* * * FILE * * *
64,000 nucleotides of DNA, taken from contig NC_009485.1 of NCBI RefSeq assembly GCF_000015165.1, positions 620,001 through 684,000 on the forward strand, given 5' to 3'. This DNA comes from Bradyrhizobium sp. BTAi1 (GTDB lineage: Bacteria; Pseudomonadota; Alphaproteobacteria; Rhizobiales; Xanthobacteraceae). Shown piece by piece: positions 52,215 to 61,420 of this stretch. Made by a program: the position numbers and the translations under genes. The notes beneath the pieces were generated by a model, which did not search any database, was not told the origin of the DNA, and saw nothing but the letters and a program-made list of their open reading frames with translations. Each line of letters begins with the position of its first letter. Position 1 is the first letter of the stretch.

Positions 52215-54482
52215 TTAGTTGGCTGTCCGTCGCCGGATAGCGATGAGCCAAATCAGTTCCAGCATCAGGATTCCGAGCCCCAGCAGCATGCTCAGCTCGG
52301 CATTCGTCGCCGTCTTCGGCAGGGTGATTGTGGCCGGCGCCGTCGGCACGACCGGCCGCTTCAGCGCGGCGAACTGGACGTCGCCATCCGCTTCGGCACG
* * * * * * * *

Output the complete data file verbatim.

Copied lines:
64,000 nucleotides of DNA, taken from contig NC_009485.1 of NCBI RefSeq assembly GCF_000015165.1, positions 620,001 through 684,000 on the forward strand, given 5' to 3'. This DNA comes from Bradyrhizobium sp. BTAi1 (GTDB lineage: Bacteria; Pseudomonadota; Alphaproteobacteria; Rhizobiales; Xanthobacteraceae). Shown piece by piece: positions 52,215 to 61,420 of this stretch. Made by a program: the position numbers and the translations under genes. The notes beneath the pieces were generated by a model, which did not search any database, was not told the origin of the DNA, and saw nothing but the letters and a program-made list of their open reading frames with translations. Each line of letters begins with the position of its first letter. Position 1 is the first letter of the stretch.

Positions 52215-54482
52215 TTAGTTGGCTGTCCGTCGCCGGATAGCGATGAGCCAAATCAGTTCCAGCATCAGGATTCCGAGCCCCAGCAGCATGCTCAGCTCGG
52301 CATTCGTCGCCGTCTTCGGCAGGGTGATTGTGGCCGGCGCCGTCGGCACGACCGGCCGCTTCAGCGCGGCGAACTGGACGTCGCCATCCGCTTCGGCACG